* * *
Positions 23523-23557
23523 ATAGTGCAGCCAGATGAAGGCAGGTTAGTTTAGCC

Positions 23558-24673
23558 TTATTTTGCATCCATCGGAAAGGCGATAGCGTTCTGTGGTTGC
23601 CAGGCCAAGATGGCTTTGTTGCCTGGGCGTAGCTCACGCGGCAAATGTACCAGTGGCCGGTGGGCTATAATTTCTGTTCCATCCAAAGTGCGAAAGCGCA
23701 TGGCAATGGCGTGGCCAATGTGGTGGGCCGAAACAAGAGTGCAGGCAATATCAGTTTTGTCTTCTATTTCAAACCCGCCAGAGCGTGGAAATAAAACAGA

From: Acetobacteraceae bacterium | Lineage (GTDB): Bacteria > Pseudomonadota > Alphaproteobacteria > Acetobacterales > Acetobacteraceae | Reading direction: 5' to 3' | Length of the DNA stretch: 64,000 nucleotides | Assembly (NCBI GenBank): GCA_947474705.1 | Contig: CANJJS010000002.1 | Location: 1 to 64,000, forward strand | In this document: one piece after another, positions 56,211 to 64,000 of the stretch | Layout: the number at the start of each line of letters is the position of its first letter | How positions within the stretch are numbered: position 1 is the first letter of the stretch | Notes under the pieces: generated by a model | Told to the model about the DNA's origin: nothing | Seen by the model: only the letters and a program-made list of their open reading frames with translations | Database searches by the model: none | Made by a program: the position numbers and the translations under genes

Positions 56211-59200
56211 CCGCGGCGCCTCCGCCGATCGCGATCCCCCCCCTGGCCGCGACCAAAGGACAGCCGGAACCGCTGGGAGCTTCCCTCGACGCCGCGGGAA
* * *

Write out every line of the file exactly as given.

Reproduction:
Positions 23523-23557
23523 ATAGTGCAGCCAGATGAAGGCAGGTTAGTTTAGCC

Positions 23558-24673
23558 TTATTTTGCATCCATCGGAAAGGCGATAGCGTTCTGTGGTTGC
23601 CAGGCCAAGATGGCTTTGTTGCCTGGGCGTAGCTCACGCGGCAAATGTACCAGTGGCCGGTGGGCTATAATTTCTGTTCCATCCAAAGTGCGAAAGCGCA
23701 TGGCAATGGCGTGGCCAATGTGGTGGGCCGAAACAAGAGTGCAGGCAATATCAGTTTTGTCTTCTATTTCAAACCCGCCAGAGCGTGGAAATAAAACAGA

From: Acetobacteraceae bacterium | Lineage (GTDB): Bacteria > Pseudomonadota > Alphaproteobacteria > Acetobacterales > Acetobacteraceae | Reading direction: 5' to 3' | Length of the DNA stretch: 64,000 nucleotides | Assembly (NCBI GenBank): GCA_947474705.1 | Contig: CANJJS010000002.1 | Location: 1 to 64,000, forward strand | In this document: one piece after another, positions 56,211 to 64,000 of the stretch | Layout: the number at the start of each line of letters is the position of its first letter | How positions within the stretch are numbered: position 1 is the first letter of the stretch | Notes under the pieces: generated by a model | Told to the model about the DNA's origin: nothing | Seen by the model: only the letters and a program-made list of their open reading frames with translations | Database searches by the model: none | Made by a program: the position numbers and the translations under genes

Positions 56211-59200
56211 CCGCGGCGCCTCCGCCGATCGCGATCCCCCCCCTGGCCGCGACCAAAGGACAGCCGGAACCGCTGGGAGCTTCCCTCGACGCCGCGGGAA